Marble queen is an evergreen vine that also contains calcium oxalates just like its relative plants belonging to the Araceae family. When a cat consumes any part of the marble queen, the calcium oxalates shoot out from idioblasts, which are special plant cells, then infiltrate and attach themselves in the tissues of the mouth, tongue, throat, and stomach, producing acute discomfort and irritation.
Proteinase, a type of proteolytic enzyme that breaks down protein into amino acids and stimulates the release of kinins and histamines, which cause inflammation, change blood pressure, and excite pain receptors, may also be present in some species of marble queen in conjunction with calcium oxalate crystals. Although the body’s normal response to tissue damage and foreign bodies includes kinins and histamines, the inflammatory response will simply increase the damage and irritation produced by the embedded calcium oxalate crystals.
What Is Marble Queen?
Marble queen, scientifically known as scindapsus aureus, is a species of arum in the Araceae family endemic to Mo’orea in French Polynesia’s Society Islands. The species has grown naturalized in tropical and sub-tropical forests around the world, including South Africa, Australia, Southeast Asia, South Asia, the Pacific Islands, and the West Indies, where it has caused serious ecological harm in certain situations.
Marble queen is a popular houseplant in temperate climates, with several varieties featuring white, yellow, or light green variegation on the leaves. It is commonly used in decorative displays in shopping malls, offices, and other public places because of its ease of maintenance and aesthetic foliage. It can be found in many parks and gardens in tropical nations, where it grows organically.
There are many common names for scindapsus aureus such as marble queen, golden pothos, Ceylon creeper, hunter’s robe, ivy arum, money plant, silver vine, Solomon Islands ivy, taro vine, devil’s vine, and devil’s ivy.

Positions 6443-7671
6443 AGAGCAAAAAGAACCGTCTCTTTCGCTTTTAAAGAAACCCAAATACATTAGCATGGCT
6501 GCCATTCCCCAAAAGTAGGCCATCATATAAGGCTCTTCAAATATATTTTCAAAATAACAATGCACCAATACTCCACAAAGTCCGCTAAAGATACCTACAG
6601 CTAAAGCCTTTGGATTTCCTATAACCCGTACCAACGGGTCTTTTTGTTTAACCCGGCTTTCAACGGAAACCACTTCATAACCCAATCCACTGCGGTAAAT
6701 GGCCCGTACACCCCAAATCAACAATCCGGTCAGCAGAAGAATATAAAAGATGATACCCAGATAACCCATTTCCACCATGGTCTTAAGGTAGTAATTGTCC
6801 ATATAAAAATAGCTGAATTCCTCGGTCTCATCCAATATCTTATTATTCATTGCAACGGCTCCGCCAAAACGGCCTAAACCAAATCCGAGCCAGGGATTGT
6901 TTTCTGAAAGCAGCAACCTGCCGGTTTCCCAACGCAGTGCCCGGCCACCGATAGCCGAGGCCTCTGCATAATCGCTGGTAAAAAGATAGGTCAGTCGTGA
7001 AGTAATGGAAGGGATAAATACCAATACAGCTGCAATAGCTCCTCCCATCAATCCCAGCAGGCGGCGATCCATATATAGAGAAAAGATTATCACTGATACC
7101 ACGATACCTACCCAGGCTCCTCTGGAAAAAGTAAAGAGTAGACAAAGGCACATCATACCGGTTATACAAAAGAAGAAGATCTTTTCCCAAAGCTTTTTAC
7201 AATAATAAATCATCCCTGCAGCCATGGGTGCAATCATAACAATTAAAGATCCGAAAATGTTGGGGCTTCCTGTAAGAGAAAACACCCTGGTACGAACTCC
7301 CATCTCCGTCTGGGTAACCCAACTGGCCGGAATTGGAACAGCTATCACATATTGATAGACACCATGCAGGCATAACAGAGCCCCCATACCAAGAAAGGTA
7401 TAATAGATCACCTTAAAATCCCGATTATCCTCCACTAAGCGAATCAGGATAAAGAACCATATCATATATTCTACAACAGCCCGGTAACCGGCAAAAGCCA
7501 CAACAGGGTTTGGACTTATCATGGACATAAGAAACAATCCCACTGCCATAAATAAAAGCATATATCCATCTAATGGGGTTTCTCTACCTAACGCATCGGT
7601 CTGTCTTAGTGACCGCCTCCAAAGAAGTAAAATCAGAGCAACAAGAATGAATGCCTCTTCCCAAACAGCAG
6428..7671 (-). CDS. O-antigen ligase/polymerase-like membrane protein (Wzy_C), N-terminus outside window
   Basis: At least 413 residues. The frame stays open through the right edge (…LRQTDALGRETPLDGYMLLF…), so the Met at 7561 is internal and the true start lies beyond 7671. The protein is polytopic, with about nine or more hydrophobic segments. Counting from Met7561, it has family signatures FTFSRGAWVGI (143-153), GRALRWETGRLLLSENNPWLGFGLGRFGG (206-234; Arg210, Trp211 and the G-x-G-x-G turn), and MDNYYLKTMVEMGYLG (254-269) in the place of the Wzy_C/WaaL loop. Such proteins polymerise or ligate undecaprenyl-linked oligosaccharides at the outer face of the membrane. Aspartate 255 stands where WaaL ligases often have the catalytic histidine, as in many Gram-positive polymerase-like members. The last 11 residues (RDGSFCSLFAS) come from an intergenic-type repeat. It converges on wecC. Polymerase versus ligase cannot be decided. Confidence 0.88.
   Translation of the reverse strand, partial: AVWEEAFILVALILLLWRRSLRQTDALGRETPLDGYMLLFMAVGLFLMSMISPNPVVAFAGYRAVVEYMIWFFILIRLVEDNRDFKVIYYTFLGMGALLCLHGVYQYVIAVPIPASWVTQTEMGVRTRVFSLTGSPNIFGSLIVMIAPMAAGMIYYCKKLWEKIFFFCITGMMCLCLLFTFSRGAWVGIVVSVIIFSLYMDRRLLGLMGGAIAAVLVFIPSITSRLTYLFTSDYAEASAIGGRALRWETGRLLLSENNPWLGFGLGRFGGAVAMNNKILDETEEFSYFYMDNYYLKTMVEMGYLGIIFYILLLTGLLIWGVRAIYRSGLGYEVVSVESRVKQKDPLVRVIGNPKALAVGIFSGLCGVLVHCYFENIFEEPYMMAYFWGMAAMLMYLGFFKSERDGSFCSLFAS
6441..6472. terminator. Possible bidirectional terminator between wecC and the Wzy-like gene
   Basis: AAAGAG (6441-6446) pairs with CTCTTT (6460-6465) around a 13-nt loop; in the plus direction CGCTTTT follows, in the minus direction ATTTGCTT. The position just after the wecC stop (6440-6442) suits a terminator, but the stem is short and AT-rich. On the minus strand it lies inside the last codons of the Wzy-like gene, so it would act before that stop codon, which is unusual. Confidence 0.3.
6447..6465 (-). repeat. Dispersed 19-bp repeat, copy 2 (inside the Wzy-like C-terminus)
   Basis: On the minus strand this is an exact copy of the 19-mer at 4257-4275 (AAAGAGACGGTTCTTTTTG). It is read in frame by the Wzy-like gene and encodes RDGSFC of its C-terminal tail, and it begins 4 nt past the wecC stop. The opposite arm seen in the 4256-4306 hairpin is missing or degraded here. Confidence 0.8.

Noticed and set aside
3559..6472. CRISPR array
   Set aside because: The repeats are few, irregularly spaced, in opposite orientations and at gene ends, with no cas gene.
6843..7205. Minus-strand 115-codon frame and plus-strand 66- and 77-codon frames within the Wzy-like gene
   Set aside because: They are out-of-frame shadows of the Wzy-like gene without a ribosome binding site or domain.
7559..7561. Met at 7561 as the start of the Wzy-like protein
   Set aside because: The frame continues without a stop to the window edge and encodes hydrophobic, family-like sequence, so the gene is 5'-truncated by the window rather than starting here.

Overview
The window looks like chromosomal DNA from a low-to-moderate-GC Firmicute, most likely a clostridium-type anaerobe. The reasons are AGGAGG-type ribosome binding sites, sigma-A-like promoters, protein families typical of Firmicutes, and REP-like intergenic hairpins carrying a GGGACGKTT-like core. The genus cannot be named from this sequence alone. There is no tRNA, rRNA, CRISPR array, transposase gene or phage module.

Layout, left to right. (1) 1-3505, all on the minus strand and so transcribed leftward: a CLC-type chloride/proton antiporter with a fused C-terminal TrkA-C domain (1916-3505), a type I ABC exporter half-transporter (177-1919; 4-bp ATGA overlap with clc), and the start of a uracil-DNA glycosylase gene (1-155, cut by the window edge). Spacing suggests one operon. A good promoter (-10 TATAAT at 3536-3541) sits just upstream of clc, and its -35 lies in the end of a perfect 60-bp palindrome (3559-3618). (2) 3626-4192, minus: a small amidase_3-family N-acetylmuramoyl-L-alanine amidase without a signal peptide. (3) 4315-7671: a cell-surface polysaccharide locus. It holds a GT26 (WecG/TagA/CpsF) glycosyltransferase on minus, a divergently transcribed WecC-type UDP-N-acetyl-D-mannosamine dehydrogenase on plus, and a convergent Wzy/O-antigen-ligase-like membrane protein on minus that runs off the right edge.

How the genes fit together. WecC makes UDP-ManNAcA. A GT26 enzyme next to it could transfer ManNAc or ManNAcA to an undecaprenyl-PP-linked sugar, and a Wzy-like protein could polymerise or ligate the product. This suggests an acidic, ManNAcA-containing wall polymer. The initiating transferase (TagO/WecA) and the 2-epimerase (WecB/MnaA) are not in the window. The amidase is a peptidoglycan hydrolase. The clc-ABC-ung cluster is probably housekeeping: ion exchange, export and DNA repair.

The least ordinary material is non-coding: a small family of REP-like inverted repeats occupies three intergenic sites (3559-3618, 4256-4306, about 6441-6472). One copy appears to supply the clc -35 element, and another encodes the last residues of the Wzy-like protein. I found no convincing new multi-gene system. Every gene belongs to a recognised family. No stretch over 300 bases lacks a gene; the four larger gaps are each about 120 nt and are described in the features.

Clinical Signs of Marble Queen Poisoning in Cats
Mild symptoms may initially develop when a cat has ingested a small portion of the marble queen. However, if the ingestion continues or the cat has eaten a larger quantity of the marble queen, it may result to more adverse effects. Symptoms that the cat may exhibit are:
- Excessive drooling
- Oral irritation
- Swelling of the throat
- Extreme difficulty in breathing
- Liver failure
First Aid and Treatment of Marble Queen Poisoning in Cats
The veterinarian will most likely administer symptomatic and supportive treatment, which may include flushing plant matter from the cat’s mouth, inducing vomiting, intravenous fluid therapy, stomach protection medications like Kapectolin or sucralfate, to protect the cat’s stomach lining, and antihistamines like diphenhydramine or Benadryl to relieve swelling and prevent airway blockage. Other treatments and medications may be prescribed by the veterinarian if deemed necessary.
Recovery from Marble Queen Poisoning in Cats
The cat will recover completely, in the great majority of cases, within 12 to 24 hours of consumption. When you get home with your cat, keep the atmosphere calm and comfortable for him or her while he or she recovers from the poisoning. Inquire with your veterinarian about any necessary post-treatment care, such as dietary adjustments for your cat.
Prevention of Marble Queen Poisoning in Cats
Avoid growing marble queen inside your home. If marble queens or even other toxic plants grow within your area of residence, try to restrict your cat’s outdoor activities to lessen the risk of exposure.
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